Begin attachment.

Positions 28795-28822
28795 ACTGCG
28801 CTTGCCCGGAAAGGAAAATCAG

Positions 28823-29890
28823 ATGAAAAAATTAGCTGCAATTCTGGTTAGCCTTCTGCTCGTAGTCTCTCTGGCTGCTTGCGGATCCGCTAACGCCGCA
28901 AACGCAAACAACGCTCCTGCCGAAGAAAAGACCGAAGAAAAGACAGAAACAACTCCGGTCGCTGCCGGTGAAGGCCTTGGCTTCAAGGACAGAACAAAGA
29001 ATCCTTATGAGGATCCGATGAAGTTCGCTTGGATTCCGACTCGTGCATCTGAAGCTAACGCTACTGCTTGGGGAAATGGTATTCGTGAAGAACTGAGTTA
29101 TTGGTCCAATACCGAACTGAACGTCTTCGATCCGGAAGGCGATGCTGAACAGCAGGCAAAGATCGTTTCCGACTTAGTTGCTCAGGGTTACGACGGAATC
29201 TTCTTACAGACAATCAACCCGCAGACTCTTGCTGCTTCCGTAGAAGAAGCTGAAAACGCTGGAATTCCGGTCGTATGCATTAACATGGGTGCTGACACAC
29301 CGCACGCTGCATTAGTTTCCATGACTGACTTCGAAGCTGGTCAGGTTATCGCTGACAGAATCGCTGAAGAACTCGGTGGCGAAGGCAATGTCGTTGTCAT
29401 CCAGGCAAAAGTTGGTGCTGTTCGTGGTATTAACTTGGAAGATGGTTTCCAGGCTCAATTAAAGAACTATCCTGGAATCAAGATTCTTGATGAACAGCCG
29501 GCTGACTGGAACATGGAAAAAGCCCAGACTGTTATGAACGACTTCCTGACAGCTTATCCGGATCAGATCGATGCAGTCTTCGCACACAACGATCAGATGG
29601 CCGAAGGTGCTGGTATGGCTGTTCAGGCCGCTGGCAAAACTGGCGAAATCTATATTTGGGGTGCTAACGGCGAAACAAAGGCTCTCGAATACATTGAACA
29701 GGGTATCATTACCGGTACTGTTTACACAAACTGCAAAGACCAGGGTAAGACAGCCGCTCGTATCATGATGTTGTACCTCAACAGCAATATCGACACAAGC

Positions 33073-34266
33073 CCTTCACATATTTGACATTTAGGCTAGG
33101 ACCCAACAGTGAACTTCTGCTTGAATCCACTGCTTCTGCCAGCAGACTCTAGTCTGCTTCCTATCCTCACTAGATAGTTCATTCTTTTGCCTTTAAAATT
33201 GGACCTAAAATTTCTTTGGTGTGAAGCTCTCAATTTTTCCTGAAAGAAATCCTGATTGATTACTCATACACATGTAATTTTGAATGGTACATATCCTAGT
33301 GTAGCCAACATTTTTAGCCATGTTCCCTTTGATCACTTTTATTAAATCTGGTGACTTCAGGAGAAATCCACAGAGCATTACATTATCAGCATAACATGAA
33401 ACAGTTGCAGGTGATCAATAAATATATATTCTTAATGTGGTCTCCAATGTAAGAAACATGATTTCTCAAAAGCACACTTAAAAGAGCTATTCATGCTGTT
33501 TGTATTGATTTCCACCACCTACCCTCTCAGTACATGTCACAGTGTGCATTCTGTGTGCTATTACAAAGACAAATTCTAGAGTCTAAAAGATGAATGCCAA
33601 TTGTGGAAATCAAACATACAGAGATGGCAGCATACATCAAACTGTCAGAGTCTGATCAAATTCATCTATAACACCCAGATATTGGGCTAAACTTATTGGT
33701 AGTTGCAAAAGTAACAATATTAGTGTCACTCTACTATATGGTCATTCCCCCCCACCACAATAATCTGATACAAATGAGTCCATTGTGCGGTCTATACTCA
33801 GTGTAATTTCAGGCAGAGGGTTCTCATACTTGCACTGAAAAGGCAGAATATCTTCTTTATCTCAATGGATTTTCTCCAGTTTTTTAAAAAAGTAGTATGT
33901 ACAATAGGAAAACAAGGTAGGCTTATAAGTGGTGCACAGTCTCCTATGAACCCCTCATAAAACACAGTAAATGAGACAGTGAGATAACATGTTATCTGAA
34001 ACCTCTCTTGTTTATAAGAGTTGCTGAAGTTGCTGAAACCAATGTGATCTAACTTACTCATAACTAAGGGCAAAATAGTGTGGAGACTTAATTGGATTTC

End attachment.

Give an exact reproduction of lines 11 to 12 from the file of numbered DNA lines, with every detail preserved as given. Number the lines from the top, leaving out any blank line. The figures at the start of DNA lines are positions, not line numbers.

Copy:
29401 CCAGGCAAAAGTTGGTGCTGTTCGTGGTATTAACTTGGAAGATGGTTTCCAGGCTCAATTAAAGAACTATCCTGGAATCAAGATTCTTGATGAACAGCCG
29501 GCTGACTGGAACATGGAAAAAGCCCAGACTGTTATGAACGACTTCCTGACAGCTTATCCGGATCAGATCGATGCAGTCTTCGCACACAACGATCAGATGG